New Book Reveals Info on Bronx Waterways

Did you know that the Hutchinson River is the only stream in the country to be named after a woman?

Anne Hutchinson, after which the body was named, was a nonconformist Puritan who fled from Massachusetts to what is now Pelham Bay Park.

She was a widowed mother of 11 children. Unfortunately Hutchinson and 10 of her children were killed in retaliation to an unprovoked attack against a local Lenape natives by 1643 governor Willem Kieft.

The only survivor, Susanna Hutchinson, lived in captivity for a few years before natives released her.

Mitt Romney is among her descendants.

That’s the kind of knowledge you would pick up as the reader of a new book due to hit shelves this March, entitled Hidden Waters of New York City – A History and Guide to 101 Forgotten Lakes, Ponds, Creeks, and Streams in the Five Boroughs.

This text acts as a guide to waterways within the five boroughs – those in plain view and those that no longer exist.

The author, Sergey Kadinsky, works as an analyst for the NYC Department of Parks and Recreation – but luckily the manual doesn’t read like a walking-tour audio guide.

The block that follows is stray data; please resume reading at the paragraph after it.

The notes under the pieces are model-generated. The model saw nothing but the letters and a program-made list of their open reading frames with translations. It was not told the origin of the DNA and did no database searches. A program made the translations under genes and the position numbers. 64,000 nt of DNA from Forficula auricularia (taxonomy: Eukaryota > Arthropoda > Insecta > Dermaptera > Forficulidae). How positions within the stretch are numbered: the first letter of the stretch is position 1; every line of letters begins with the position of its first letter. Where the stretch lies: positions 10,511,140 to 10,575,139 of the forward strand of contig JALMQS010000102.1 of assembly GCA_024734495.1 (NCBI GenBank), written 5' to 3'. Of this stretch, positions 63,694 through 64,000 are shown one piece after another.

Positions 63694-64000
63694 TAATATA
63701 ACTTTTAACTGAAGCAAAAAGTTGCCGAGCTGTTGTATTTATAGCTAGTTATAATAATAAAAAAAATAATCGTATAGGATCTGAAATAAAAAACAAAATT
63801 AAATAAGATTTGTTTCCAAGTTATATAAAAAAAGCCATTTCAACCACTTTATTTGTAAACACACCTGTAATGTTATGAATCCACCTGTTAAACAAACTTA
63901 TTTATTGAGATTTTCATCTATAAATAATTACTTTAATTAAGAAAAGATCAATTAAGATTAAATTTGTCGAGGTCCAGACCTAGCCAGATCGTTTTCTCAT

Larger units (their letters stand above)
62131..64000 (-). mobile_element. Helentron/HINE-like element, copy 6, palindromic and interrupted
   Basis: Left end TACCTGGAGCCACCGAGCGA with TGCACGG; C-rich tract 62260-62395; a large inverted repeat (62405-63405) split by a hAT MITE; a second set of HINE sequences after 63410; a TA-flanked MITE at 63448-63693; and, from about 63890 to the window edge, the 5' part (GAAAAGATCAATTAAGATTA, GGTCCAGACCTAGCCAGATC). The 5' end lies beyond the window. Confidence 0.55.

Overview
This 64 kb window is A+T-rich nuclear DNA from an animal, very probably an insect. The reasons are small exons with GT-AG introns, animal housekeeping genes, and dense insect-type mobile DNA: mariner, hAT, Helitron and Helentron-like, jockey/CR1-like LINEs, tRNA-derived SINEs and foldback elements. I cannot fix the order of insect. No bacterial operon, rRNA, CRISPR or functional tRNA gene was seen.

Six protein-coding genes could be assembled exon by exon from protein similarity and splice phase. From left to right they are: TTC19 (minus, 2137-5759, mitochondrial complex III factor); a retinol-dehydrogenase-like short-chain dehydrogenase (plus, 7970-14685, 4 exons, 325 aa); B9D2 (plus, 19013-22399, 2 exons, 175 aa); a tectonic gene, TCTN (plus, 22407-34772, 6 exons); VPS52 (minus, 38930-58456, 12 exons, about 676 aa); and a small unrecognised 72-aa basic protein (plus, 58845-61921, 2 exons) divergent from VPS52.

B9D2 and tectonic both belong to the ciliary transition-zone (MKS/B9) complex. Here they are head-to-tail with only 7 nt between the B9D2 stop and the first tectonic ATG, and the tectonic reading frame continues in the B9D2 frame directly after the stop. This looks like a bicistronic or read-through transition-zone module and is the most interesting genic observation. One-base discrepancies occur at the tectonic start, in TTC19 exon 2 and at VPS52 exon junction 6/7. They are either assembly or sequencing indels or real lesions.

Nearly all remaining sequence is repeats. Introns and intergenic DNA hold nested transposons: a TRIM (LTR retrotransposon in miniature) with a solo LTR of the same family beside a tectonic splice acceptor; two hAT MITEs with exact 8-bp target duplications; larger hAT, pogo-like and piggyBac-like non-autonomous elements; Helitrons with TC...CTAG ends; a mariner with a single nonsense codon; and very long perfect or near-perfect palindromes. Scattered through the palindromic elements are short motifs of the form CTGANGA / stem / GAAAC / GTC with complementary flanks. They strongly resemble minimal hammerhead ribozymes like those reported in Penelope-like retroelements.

The writing has a way of enticing the reader like a novel although the content is pretty textbook.

If you don’t want to read it cover to cover that’s okay too – the copy is broken up by blurbs such as ‘Getting There’ with mass transit directions, ‘Places to See’ outlining notable historical attractions nearby like museums or canoe courses, and “Learn More” directing readers to places they can go for more info on a specific topic.

“In the same way that the Nile created ancient Egypt, small creeks like Tibbetts Brook shaped neighborhoods that created the Bronx,” said Kadinsky.

The book’s publisher, W.W. Norton & Company, also released ‘Other Islands of New York City’ a guide to forgotten islands of the five boroughs, and Kadinsky hopes to speak to the same readership.

“My book should really be called ‘Rivers that are not named East or Hudson,’” said Kadinsky “The aim is for more civic involvement, the more you come to know your neighborhood and how it became the way it is, and who the streets are really named after, the more you care about where you live.”